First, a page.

سعر البيتكوين غير مستقر ومن المُحتمل جدا أنك سمعت بأخبار تجاوز بيتكوين لحاجز 11000 دولار صعودا أو نزولا. هناك من يعتقد بأن هذا السعر مُبالغ فيه، لكن هناك كثيرون يعتقدون بأنه سعر لا يُعطي للبيتكوين حقه. من بين الأسباب التي تدفع إلى اعتقاد ذلك هو كون البيتكوين سلعة تحتاج إلى قدر كبير من الكهرباء لإنتاجها ويُفترض أن يكون سعرها على الأقل مُقاربا لسعر الكهرباء التي تم استهلاكها لإنتاجها أو أعلى بقليل بحكم قيام المُنقبين بدور حيوي لشبكة بيتكوين، وبالتالي يجب أن يكون هناك ما يدفعهم للقيام ذلك. بإمكاننا معرفة ما يربحه المنقبون من العمليات التي يقومون بها بشكل دقيق، حيث هناك مواقع تنشر هذه الإحصائيات جاهزة، لكن يُمكن التحقق من ذلك عبر تحليل سجل حسابات بيتكوين أيضا. لدى كتابة هذه السطور استطاع المُنقبون تحقيق $3,925,863 خلال الساعات الـ24 الماضية، قد يبدو هذا المبلغ ضخما، لكن القيام بعمليات التنقيب تلك احتاجت إلى 11,388,578 جيجا هاش /الثانية وهو أيضا رقم كبير جدا ويحتاج إلى قدر ضخم من الكهرباء للقيام بذلك. ليس من السهل معرفة تكلفة القيام بذلك لكن يُمكن القيام ببعض الحسابات التي ستعطينها فهما تقريبيا للوضع.
Ethereum's blockchain uses Merkle trees, for security reasons, to improve scalability, and to optimize transaction hashing.[61] As with any Merkle tree implementation, it allows for storage savings, set membership proofs (called "Merkle proofs"), and light client synchronization. The Ethereum network has at times faced congestion problems, for example, congestion occurred during late 2017 in relation to Cryptokitties.[62]
• لا حرج من دفع عمولات تحويل العملات: كما هو شائع بالنسبة للبعض أن دفع العُمولات عبر شبكات الإنترنت مقابل خدمات تحويل أو شراء عُملات البيتكوين يُعد شكل من أشكال الربا غير المسموح بها. لكن إستناداُ إلى ما تم ذكره بحسب الفتوى رقم 259576 أن لا هناك أى حرج على دفع مثل هذه العمولات. حيث إنك تدفع مُقابل حصولك على خدمة معينة بما فيها خدمات تحويل وشراء عُملات البيتكوين الإفتراضية.
^ Jump up to: a b c d "Statement of Jennifer Shasky Calvery, Director Financial Crimes Enforcement Network United States Department of the Treasury Before the United States Senate Committee on Banking, Housing, and Urban Affairs Subcommittee on National Security and International Trade and Finance Subcommittee on Economic Policy" (PDF). Financial Crimes Enforcement Network. 19 November 2013. Archived (PDF) from the original on 9 October 2016. Retrieved 1 June 2014.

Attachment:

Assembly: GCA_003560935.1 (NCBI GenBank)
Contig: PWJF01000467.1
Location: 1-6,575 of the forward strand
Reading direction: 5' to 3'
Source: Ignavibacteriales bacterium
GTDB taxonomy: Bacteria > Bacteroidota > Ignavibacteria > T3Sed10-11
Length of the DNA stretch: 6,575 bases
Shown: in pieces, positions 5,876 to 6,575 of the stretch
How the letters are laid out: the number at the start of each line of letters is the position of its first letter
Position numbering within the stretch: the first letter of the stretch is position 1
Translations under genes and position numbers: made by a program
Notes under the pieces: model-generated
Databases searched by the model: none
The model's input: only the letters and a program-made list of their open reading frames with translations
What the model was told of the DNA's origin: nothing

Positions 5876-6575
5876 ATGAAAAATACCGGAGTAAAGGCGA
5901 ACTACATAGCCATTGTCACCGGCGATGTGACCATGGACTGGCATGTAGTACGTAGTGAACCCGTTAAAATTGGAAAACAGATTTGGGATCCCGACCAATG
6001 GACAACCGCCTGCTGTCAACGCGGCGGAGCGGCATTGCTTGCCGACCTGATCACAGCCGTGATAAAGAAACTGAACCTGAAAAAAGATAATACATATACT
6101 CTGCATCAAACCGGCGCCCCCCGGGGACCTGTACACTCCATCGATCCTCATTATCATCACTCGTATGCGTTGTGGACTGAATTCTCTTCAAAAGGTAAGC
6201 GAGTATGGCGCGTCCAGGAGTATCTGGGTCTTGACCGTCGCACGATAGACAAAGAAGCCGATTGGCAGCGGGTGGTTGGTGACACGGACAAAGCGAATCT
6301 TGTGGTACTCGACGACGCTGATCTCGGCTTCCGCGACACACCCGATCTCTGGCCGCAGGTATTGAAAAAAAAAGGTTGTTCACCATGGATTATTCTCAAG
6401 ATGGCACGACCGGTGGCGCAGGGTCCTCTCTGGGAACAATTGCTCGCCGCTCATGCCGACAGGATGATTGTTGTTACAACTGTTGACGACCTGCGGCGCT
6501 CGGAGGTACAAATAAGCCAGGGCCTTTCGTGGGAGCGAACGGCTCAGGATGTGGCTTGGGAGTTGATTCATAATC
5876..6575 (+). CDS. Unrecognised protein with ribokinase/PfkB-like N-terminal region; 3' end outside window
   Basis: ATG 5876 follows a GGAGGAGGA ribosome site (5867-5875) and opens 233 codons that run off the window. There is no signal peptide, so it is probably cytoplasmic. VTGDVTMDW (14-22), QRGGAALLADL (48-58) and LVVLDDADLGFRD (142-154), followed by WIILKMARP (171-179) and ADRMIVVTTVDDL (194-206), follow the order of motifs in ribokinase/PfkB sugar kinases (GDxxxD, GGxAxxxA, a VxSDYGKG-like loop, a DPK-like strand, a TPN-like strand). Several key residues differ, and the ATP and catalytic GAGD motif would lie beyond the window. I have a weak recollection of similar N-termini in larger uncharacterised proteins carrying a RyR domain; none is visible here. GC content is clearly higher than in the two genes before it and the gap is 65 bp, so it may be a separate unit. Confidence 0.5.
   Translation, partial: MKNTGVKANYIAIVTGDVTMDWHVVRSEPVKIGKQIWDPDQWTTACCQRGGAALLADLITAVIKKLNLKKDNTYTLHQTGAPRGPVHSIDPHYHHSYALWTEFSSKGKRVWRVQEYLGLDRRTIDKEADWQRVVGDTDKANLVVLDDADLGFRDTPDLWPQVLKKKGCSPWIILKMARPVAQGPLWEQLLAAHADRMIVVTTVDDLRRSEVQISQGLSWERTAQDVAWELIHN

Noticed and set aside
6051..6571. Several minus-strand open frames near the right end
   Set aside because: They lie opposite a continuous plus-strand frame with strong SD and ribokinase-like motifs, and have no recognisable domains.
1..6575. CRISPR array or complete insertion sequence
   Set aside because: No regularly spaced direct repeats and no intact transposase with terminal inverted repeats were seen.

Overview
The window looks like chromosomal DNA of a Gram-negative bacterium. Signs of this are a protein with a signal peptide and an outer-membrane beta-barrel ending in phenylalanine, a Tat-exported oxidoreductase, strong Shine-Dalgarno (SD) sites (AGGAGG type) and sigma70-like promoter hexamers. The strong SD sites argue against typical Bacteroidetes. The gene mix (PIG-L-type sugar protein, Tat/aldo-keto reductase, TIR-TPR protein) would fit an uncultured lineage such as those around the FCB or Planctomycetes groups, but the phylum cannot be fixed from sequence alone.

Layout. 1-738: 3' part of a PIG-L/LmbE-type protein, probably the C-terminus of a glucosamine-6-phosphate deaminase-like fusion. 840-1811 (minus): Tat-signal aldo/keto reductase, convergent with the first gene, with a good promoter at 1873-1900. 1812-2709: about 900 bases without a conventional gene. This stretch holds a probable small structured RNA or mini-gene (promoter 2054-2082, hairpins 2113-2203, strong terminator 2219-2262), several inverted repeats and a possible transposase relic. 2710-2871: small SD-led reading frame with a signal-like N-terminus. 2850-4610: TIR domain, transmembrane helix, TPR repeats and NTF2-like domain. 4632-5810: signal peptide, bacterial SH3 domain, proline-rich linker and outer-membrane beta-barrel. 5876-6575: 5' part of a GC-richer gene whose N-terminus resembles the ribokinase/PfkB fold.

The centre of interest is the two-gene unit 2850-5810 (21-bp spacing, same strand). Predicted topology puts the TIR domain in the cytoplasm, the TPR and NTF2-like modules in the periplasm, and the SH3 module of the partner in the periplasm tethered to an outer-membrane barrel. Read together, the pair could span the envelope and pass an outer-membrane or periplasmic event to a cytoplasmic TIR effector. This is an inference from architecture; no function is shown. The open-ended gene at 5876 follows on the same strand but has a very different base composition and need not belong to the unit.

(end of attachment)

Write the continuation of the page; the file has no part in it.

In March 2013 the blockchain temporarily split into two independent chains with different rules due to a bug in version 0.8 of the bitcoin software. The two blockchains operated simultaneously for six hours, each with its own version of the transaction history from the moment of the split. Normal operation was restored when the majority of the network downgraded to version 0.7 of the bitcoin software, selecting the backward compatible version of the blockchain. As a result, this blockchain became the longest chain and could be accepted by all participants, regardless of their bitcoin software version.[38] During the split, the Mt. Gox exchange briefly halted bitcoin deposits and the price dropped by 23% to $37[38][39] before recovering to previous level of approximately $48 in the following hours.[40] The US Financial Crimes Enforcement Network (FinCEN) established regulatory guidelines for "decentralized virtual currencies" such as bitcoin, classifying American bitcoin miners who sell their generated bitcoins as Money Service Businesses (MSBs), that are subject to registration or other legal obligations.[41][42][43] In April, exchanges BitInstant and Mt. Gox experienced processing delays due to insufficient capacity[44] resulting in the bitcoin price dropping from $266 to $76 before returning to $160 within six hours.[45] The bitcoin price rose to $259 on 10 April, but then crashed by 83% to $45 over the next three days.[36] On 15 May 2013, US authorities seized accounts associated with Mt. Gox after discovering it had not registered as a money transmitter with FinCEN in the US.[46][47] On 23 June 2013, the US Drug Enforcement Administration listed ₿11.02 as a seized asset in a United States Department of Justice seizure notice pursuant to 21 U.S.C. § 881.[48][better source needed] This marked the first time a government agency had seized bitcoin.[49] The FBI seized about ₿30,000[50] in October 2013 from the dark web website Silk Road during the arrest of Ross William Ulbricht.[51][52][53] These bitcoins were sold at blind auction by the United States Marshals Service to venture capital investor Tim Draper.[50] Bitcoin's price rose to $755 on 19 November and crashed by 50% to $378 the same day. On 30 November 2013 the price reached $1,163 before starting a long-term crash, declining by 87% to $152 in January 2015.[36] On 5 December 2013, the People's Bank of China prohibited Chinese financial institutions from using bitcoins.[54] After the announcement, the value of bitcoins dropped,[55] and Baidu no longer accepted bitcoins for certain services.[56] Buying real-world goods with any virtual currency had been illegal in China since at least 2009.[57]